Swaziland, sub-Saharan Africa’s last absolute monarchy, has little independent journalism, rating 155 out of 179 countries on Reporters Without Borders’ Press Freedom Index. Broadcast media are heavily censored and most mainstream newspapers engage in intense self-censorship. Zulu is extremely proud of working for one of the few independent voices in his country. DW Akademie’s Kate Hairsine spoke to Zulu about his work.
Africa is booming, economically and artistically. And riding on this boom are home-grown African photographers who are capturing alternative images of this rapidly-changing continent. If a picture tells a thousand words, then many photographs taken by Western photographers tell stories of grief and misery. From images of child soldiers brandishing weapons to sickeningly emaciated children, Africa is often portrayed as a continent of war, famine and poverty.
The rise of African photographers, however, is seeing other images emerge of a vibrant continent determined to express itself through its own images. Along with this is increasing recognition of the importance of supporting local photographers. Deutsche Welle, for example, has just awarded a new prize for human rights photography in Africa as part of the German Development Media Awards. One of the few African institutions dedicated solely to photography is the Market Photo Workshop based in Johannesburg. DW Akademie talked to Market Photo Workshop’s head, John Fleetwood, about the importance of photography in Africa, how the scene has changed in the past few decades and some of the challenges African photographers face.
“C’est où votre péripétie?” demande Ramata Konaté. Ibrahima Keita la regarde. Il montre du doigt au mur où il a collé son story-board: “C’est ici que le ramasseur du sel compte ses bassines de sel.”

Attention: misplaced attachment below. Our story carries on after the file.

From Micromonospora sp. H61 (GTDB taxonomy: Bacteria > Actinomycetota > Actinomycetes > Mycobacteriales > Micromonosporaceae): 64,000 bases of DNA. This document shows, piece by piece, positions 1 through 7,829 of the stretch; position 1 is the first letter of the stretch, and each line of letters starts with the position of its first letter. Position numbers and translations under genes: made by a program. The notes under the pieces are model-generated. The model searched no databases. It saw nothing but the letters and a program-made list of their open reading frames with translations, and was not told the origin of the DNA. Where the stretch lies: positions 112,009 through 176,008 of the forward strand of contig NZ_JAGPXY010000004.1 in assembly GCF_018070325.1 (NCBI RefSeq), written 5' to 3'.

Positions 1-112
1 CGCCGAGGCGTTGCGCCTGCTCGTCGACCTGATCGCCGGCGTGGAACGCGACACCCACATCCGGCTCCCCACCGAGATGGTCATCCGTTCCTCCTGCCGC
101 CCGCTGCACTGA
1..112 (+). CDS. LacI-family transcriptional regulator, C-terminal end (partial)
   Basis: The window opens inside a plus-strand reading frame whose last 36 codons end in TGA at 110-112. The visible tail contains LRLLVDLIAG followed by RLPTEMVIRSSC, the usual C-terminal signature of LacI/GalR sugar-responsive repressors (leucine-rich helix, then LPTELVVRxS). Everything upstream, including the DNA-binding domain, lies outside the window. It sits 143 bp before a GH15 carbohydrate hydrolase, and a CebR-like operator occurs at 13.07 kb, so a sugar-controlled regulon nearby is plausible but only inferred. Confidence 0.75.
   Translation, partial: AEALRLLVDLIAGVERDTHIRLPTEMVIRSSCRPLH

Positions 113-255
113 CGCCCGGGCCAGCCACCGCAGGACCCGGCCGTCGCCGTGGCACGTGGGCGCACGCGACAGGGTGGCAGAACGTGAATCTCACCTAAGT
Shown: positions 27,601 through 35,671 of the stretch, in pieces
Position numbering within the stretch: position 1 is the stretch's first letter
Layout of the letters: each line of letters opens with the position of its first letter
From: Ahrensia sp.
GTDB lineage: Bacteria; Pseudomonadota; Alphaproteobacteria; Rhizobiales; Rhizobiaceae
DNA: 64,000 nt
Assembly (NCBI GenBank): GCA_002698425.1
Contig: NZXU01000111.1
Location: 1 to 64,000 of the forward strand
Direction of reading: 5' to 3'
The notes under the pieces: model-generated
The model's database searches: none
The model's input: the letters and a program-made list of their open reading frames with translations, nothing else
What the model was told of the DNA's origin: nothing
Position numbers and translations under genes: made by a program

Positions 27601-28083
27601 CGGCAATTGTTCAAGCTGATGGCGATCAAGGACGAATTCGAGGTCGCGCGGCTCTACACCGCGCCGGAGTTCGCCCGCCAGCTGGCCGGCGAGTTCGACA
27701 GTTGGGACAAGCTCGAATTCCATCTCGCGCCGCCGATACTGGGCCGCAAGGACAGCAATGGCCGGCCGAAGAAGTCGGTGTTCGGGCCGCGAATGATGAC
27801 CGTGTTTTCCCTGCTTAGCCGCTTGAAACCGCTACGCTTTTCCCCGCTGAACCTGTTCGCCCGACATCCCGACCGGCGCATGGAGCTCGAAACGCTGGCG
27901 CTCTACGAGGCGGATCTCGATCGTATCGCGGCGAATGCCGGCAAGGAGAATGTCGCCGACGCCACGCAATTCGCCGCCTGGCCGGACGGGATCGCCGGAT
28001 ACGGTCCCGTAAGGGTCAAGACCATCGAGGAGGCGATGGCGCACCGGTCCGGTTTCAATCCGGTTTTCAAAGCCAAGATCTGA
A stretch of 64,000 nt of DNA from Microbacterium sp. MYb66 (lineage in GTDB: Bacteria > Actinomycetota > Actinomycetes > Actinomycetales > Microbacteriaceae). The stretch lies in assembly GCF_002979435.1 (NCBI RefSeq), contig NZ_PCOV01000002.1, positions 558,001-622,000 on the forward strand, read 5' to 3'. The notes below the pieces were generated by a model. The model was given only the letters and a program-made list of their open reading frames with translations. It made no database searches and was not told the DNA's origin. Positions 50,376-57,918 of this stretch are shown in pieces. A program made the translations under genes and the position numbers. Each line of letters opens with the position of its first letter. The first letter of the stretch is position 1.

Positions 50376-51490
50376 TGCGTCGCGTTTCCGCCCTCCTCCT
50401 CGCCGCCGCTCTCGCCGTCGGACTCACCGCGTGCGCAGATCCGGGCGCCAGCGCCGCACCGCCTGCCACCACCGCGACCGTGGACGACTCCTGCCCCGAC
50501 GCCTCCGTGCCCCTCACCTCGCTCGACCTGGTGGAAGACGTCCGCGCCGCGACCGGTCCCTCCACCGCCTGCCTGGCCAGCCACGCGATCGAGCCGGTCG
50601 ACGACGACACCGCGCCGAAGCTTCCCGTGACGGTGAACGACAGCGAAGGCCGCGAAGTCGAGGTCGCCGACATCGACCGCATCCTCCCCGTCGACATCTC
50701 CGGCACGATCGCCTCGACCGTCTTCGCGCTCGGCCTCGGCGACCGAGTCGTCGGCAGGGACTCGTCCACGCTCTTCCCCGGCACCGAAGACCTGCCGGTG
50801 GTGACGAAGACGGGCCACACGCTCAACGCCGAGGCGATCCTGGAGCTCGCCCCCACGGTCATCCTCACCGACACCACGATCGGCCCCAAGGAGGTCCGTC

Nous sommes à Dakar en pleine session de formation. Quatre équipes de télé, venant de quatre pays différents, chacune composées d’un journaliste, d’un caméraman et d’un monteur se sont réunis pour suivre la première session du projet Histoires Africaines II.
C’est le dernier jour de préparation, demain les tournages commencent. Le but de ces deux semaines de formation: Tourner des grands reportages de qualité. Après des exercices de prise de vue et de longues discussions sur les sujets et leurs dramaturgies les participants ont planifié leurs tournages respectifs. Une fois sur le terrain la réalité en est une autre, mais nos équipes font preuve de la flexibilité et de l’acharnement. Ils montent leurs reportages jusque tard dans la nuit, s’appliquent pour écrire un texte pertinent et bricolent jusqu’à ce que le son d’ambiance colle à cent pour cent. Et voici quatre grands reportages réussis.
As new media continues to reshape the world of journalism, newsrooms need to reinvent themselves to stay relevant. But not all journalists and organizations have the technological skills to become innovative news providers. This is where Hacks/Hackers is stepping in to fill the gap. Hacks/Hackers is a grassroots journalism organization which brings together journalists and software developers. Originating in the United States, chapters of the movement are rapidly spreading around the globe, including Africa. The idea is to hook up hackers (developers and software writers) who sort and visualize information together with hacks (journalists) who are excited about using new technology to tell great stories.
Justin Arenstein is one of the driving figures behind the Hacks/Hackers movement in Africa, where there are currently 13 chapters. Arenstein, a South African, is currently a Knight International Journalism Fellow in charge of the Digital Innovation Program at the Africa Media Initiative. He also is a consulting strategist for Google on data and digital journalism issues (Twitter: @justinarenstein). DW Akademie’s Kate Hairsine talked to him about Hacks/Hackers in Africa.